There is every indication, however, that virtually all public officials are aware of the Sunshine Law and its requirements. Most public officials are members of statewide associations -- Missouri Municipal League, Missouri Association of Counties, Missouri School Boards Association, Missouri Association of School Administrators -- that offer Sunshine Law training and have the resources to provide adequate guidance to their members.
The Missouri attorney general's office also provides Sunshine Law workshops for public officials. Last year more than 1,500 public officials attended these workshops. Requiring every public official in the state to undergo such training would involve tens of thousands of individuals.
Last year, the attorney general's office received 239 Sunshine Law inquiries, which were handled by three lawyers in the AG's office. About half those inquiries were concerns about potential violations.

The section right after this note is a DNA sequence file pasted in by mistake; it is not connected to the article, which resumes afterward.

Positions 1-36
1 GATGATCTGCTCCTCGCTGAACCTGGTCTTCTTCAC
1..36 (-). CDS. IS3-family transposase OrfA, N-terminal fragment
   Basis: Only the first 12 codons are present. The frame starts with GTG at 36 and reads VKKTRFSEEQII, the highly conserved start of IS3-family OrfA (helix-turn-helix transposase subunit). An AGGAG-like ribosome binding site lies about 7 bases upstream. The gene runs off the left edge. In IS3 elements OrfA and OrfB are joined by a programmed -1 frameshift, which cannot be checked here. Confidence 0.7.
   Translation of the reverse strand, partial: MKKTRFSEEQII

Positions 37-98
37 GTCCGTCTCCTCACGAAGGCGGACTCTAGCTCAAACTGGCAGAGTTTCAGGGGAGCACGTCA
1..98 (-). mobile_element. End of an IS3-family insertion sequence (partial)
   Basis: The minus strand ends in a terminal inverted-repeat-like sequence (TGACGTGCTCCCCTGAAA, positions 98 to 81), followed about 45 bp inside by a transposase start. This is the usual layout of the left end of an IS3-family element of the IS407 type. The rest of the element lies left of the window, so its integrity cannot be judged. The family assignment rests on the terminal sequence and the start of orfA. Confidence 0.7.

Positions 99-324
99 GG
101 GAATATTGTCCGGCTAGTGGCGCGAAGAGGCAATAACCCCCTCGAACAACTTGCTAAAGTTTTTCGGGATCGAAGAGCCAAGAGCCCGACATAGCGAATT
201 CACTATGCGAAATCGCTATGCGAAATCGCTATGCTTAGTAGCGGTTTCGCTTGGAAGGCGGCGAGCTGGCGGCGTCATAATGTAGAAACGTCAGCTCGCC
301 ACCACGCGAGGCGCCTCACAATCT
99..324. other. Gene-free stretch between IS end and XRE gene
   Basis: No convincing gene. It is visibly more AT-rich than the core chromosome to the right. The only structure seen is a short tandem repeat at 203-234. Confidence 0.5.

Even if the logistics of providing training to thousands of public officials in a timely way could be overcome, it seems more practical to put the emphasis on enforcement of the Sunshine Law. Anecdotal experience indicates most suspected violations aren't due to lack of training but, rather, are a result of a lack of potential enforcement. Public officials know that, in most cases, their cavalier regard for the Sunshine Law won't result in any penalties.
If strong penalties were to be put in place for Sunshine Law violations, I have no doubt we would see a new era of open government in this state.